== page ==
The granddaddy of all adventure games is Dungeons & Dragons(tm), which was developed among a small group of wargamers in the Lake Geneva, Wisconsin, area in the early '70s. However, even in saying so much, we are getting ahead of ourselves. What are "wargames?" The designation usually covers two sub-categories, Strategy & Tactics gaming and Miniatures gaming. In addition, such stylized games as Chess, which have their own constituencies, are in essence games of war and battle, but they need not be considered here. Strategy & Tactics games are board games which recreate actual battles, or enable the players to fight hypothetical scenarios based on historical (or fantastic) modes of warfare. Most of the major campaigns and battles of the American Civil War can be refought, as can every battle, campaign, and theater of WW II. In addition, one can fight in the style of John Paul Jones, Julius Caesar, or Cesare Borgia. One of my favorite games allows one to refight the Wars of the Roses endlessly. Yet another replays 20 years of the Reformation, complete with losing theologians being burnt at the stake.
Miniatures wargaming, on the other hand, uses small metal figures and a large surface (such as a sandtable) to fight battles. Each figurine stands for a larger number of actual men. No board exists, and movement is a complicated affair of measurements in scale. Realism is strived for. All the war colleges of the great powers play these sorts of games in deadly earnest, though now they often do them with computers, too. Most of the hobbyists in Miniatures gaming have played with toy soldiers from the Napoleonic eras, a period of much importance to our culture (as witness the shakos and busbies and cross-belts worn by marching bands).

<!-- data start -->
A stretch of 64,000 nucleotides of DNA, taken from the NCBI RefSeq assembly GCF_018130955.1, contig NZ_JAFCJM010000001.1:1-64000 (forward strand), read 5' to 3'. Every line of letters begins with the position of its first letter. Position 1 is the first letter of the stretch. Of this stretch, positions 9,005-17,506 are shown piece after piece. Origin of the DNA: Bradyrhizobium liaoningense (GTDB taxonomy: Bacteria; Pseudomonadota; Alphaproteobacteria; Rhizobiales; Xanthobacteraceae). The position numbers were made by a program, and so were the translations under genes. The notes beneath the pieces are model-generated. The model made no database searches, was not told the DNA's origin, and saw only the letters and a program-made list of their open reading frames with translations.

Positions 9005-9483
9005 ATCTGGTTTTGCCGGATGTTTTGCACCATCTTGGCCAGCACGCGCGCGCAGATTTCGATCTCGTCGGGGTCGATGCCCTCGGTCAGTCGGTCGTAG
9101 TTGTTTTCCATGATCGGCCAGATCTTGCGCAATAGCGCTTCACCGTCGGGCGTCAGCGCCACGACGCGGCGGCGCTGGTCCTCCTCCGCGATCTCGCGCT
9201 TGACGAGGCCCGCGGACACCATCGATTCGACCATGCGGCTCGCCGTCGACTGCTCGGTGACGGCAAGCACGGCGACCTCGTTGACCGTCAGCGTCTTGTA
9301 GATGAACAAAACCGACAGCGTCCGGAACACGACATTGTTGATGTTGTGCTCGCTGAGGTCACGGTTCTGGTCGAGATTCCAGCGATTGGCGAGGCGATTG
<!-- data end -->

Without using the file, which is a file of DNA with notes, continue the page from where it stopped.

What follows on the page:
The gamers of Lake Geneva were Miniatures enthusiasts. In between conducting miniature tank battles of WW II vintage, and (of course) the standard Napoleonics battles, they came up with a new twist. They began to expand their Miniatures rules to allow for medieval and ancient soldiery. One thing led to another, and they began to include legendary and fantastic forces, such as trolls and dragons, in their miniature legions. Eventually, they began singling out figures to stand for individual heroes, Beowulf-style, and then other heroic and anti-heroic character types from a hodgepodge of fantastic literature were added: witches, elves, paladins, sorcerors, and so forth. The penultimate innovation was to associate the player with a particular character. If that character died, the player was out of the game. Finally, the persona invented for the character was made a continuing thing, able to go from adventure to adventure, and retain its identity. They called it Dungeons and Dragons. The year was around 1974 or '75. Rules were printed, and shared with other hobbyists.